NCF Nation: 2011-conference-improved-poll

Every season coaches talk about being young. But eventually those young starters and contributors become veteran players. And sometimes breakout stars.

Even more dramatic: Sometimes players go from star to superstar -- see Oregon running back LaMichael James -- who went from all-conference to unanimous All-American, Doak Walker Award winner and Heisman Trophy finalist.

So who do you think will make the biggest jump in 2011?

It's impossible to predict, but we've got five candidates.

Oregon State QB Ryan Katz will be in his second year as a starter, so he should make a jump. A lot depends on his supporting cast, particularly the health of his top targets: James Rodgers, Jordan Bishop and TE Joe Halahuni.

Arizona State lost receiver T.J. Simpson this spring, but Gerell Robinson stepped up and more than filled the void. The Sun Devils like to pass, and Robinson figures to be the top target.

Conrad Obi was an afterthought at Colorado before the this spring, but the talented but previously underachieving defensive tackle dominated this spring. He could work his way into the 2012 NFL draft.

USC cornerback Nickell Robey got picked on early in the 2010 season, but that won't happened in 2011. He improved dramatically last fall and he turned in an outstanding spring for the Trojans.

As for Washington's Alameda Ta'amu, he's a 330 pounder who's more than a big body in the middle of the Huskies D-line. He's an often dominant playmaker.

But who makes the biggest jump in 2011?

Poll: SEC's most improved player

May, 12, 2011
5/12/11
2:30
PM ET
Auburn defensive tackle Nick Fairley was a runaway winner as the SEC's most improved player last season. He came out of nowhere to win the Lombardi Award and developed into the most dominant interior defensive lineman in college football.

Is there another Nick Fairley out there for 2011?

Who will be the league's most improved players next season?

There are some obvious candidates, and then there are those guys who will fly under the radar similar to the way Fairley did last season.

He wasn't the only one who made huge strides. Arkansas running back Knile Davis, Mississippi State quarterback Chris Relf and Ole Miss offensive tackle Bradley Sowell are three others who come to mind.

I've come up with five candidates for most improved honors next season. Tell us in our poll who you think will be the most improved player in the SEC at the end of next season, and I'll break down the results in a post next week.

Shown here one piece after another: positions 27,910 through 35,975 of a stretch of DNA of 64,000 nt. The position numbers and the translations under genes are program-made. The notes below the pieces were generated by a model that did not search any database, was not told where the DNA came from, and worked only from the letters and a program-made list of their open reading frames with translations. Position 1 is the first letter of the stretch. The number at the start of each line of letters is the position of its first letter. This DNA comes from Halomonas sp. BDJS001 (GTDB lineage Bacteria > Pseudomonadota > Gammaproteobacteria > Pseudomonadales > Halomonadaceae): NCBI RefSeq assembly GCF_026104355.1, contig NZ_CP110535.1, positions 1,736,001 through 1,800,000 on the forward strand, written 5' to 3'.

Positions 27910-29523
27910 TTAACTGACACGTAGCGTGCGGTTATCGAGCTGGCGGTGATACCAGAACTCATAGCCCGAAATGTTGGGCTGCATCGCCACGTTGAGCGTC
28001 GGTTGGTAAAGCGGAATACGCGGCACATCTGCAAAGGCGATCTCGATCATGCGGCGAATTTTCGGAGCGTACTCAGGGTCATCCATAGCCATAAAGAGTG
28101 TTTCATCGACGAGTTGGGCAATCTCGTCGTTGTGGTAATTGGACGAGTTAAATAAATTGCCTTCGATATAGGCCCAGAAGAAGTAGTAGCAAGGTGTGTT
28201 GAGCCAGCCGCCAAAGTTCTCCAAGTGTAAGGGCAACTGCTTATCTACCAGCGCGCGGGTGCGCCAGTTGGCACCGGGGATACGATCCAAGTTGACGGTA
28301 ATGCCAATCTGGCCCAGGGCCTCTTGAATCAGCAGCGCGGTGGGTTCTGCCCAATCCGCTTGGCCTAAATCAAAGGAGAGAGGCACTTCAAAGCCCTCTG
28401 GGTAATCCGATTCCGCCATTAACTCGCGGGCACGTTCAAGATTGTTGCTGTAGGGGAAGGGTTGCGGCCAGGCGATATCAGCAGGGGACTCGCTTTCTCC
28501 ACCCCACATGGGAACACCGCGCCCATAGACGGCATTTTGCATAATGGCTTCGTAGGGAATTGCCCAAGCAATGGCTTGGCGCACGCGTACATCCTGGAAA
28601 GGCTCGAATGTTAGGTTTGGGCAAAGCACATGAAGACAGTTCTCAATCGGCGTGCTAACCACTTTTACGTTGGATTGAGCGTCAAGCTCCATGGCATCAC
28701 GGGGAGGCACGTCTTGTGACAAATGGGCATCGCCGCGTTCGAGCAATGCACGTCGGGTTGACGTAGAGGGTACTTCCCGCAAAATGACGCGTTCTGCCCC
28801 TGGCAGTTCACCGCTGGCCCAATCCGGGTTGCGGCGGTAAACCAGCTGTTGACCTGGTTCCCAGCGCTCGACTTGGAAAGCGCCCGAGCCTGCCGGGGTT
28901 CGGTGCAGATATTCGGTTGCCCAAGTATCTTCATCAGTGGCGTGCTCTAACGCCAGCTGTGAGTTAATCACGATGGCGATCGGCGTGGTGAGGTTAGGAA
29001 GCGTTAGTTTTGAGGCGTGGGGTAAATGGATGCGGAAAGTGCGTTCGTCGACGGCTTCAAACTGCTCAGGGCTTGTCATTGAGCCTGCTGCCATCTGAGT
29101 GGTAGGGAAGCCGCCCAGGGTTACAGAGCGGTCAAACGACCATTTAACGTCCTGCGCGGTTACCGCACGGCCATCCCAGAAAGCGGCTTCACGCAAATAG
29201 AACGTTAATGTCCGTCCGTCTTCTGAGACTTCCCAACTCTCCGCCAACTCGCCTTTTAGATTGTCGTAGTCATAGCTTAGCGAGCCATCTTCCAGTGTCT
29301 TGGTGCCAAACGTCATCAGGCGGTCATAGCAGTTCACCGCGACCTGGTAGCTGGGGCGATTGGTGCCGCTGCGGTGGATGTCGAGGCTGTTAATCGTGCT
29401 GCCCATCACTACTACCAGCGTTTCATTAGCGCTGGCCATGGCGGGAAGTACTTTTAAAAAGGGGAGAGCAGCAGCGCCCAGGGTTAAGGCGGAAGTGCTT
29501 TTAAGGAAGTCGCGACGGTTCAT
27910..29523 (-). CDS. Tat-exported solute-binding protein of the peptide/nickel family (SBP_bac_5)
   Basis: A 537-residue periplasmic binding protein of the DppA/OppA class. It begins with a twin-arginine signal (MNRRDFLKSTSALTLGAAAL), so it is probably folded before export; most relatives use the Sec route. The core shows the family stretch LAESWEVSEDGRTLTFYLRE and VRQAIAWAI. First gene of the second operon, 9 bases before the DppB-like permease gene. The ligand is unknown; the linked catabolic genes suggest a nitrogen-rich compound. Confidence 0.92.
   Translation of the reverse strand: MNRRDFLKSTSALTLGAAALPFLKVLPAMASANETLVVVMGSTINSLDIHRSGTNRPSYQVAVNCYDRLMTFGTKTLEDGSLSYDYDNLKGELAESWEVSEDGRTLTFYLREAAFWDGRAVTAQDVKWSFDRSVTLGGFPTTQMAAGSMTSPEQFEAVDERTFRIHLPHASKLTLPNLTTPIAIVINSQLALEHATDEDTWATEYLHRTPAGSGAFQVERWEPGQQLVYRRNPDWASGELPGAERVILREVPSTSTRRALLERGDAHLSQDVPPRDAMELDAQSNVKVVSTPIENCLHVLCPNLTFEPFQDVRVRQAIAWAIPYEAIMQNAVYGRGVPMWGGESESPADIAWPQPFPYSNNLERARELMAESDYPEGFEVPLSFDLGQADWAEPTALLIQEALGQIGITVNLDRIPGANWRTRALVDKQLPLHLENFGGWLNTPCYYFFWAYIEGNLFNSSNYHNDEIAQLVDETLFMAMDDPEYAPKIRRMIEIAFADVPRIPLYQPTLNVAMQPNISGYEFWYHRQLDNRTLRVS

One of Boston College’s biggest obstacles in recent seasons has been finding a dependable quarterback. Dominique Davis transferred to East Carolina, and his backup, Justin Tuggle also transferred. Dave Shinskie, who came in as a 25-year-old minor league baseball player, was benched last season in favor of a true freshman, Chase Rettig. It’s not the only factor, but how much progress Rettig made between Year 1 and Year 2 will go a long way in determining how seriously the Eagles should be taken in this year’s Atlantic Division race.

Rettig is hardly the only player in the conference, though, whose improvement should be noticeable – and needed. Clemson lost five games by a touchdown or less last season, including the overtime loss to Auburn, which slipped away with a missed field goal in overtime. How much more consistent can kicker Chandler Catanzaro be?

At Miami, the Hurricanes are most in need of improved quarterback play, and Jacory Harris will have to make better decisions in order to win his job back this summer. North Carolina tailback Ryan Houston will be expected to carry the running game this season, but can he break out of the mold of a short-yardage back and become the every down guy for the Heels? At Georgia Tech, quarterback Tevin Washington completed only 41 percent of his passes (25 of 61) for three touchdowns and two interceptions. He, too, must show improvement this summer as there are several eager young quarterbacks waiting in the wings.
We want to hear from you the next few days, so be sure to vote in all the polls we are putting out there. Up next: Which non-AQ player will be most improved in 2011?

As is the case with all of them, it was difficult to whittle the list down to five. I chose these players based on interviews with coaches and spring performances. Coach Gary Patterson praised defensive end Braylon Broughton for his improvement this spring as he steps in for Wayne Daniels. Devon Wylie returns for his senior season and could be a go-to player for new quarterback Derek Carr at Fresno State.

Kyle Padron has had two good seasons and is poised to have an excellent one for SMU, so long as his offensive line comes together and gives him time to throw. Jake Heaps is the full-time starter at BYU and has a new offensive coordinator in Brandon Doman. His maturation and leadership in the spring encouraged not only his coaches but his teammates. He could be poised to have a 3,000-yard season much in the way of his predecessors.

My vote on this one would go to Boise State receiver Geraldo Hiwat. We have to remember he has only been playing football since high school after coming to the United States from the Netherlands. He has tremendous upside. At 6-foot-4, has the ability to be a big-play receiver with his speed and a possession receiver with his size. Much is expected of him this season.